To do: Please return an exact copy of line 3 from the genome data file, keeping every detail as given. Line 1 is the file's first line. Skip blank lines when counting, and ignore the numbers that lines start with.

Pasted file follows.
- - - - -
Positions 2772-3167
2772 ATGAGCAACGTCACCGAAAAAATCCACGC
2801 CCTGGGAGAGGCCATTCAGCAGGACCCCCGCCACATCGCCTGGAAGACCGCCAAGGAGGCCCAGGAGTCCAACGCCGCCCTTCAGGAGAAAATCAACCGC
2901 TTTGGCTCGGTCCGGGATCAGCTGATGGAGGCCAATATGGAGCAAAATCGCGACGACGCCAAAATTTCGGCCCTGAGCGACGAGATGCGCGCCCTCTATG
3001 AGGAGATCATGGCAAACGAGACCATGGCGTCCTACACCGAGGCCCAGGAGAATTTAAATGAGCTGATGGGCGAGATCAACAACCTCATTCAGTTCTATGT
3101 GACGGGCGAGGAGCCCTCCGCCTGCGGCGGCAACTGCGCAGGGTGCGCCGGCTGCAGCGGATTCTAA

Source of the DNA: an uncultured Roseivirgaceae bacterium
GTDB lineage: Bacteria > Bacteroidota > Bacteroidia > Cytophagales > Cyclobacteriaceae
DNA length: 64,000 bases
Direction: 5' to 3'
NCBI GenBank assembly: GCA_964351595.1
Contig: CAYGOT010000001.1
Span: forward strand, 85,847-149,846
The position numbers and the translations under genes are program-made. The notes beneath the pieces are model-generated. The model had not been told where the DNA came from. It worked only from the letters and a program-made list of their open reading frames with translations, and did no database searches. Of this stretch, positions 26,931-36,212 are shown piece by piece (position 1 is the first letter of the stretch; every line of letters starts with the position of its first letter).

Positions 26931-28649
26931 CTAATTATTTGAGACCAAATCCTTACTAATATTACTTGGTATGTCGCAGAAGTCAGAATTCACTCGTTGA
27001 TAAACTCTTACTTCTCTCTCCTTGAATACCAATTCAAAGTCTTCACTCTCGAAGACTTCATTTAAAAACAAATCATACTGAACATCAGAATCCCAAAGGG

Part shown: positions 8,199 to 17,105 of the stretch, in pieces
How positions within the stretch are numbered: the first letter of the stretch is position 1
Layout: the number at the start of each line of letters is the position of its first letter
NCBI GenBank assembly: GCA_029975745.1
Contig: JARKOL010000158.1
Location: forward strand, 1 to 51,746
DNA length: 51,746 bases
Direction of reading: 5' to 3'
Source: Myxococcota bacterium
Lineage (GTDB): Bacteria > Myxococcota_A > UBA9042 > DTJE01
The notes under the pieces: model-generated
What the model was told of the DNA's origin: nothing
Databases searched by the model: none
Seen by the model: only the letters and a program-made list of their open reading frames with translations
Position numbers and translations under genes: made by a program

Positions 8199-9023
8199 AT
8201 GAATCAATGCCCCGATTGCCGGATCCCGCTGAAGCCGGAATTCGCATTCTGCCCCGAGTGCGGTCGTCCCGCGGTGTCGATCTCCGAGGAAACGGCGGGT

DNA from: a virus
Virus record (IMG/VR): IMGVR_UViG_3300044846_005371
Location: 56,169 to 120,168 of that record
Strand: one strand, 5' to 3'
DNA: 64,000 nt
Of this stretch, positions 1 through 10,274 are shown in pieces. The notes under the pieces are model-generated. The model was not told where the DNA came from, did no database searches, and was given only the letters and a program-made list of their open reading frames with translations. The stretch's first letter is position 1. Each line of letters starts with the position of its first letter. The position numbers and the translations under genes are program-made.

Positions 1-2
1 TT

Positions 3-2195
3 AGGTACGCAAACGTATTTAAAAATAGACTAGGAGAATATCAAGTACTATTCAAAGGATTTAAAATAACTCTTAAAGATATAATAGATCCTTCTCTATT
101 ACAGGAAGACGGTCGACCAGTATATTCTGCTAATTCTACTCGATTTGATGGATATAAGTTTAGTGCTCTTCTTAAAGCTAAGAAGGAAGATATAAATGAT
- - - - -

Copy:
2801 CCTGGGAGAGGCCATTCAGCAGGACCCCCGCCACATCGCCTGGAAGACCGCCAAGGAGGCCCAGGAGTCCAACGCCGCCCTTCAGGAGAAAATCAACCGC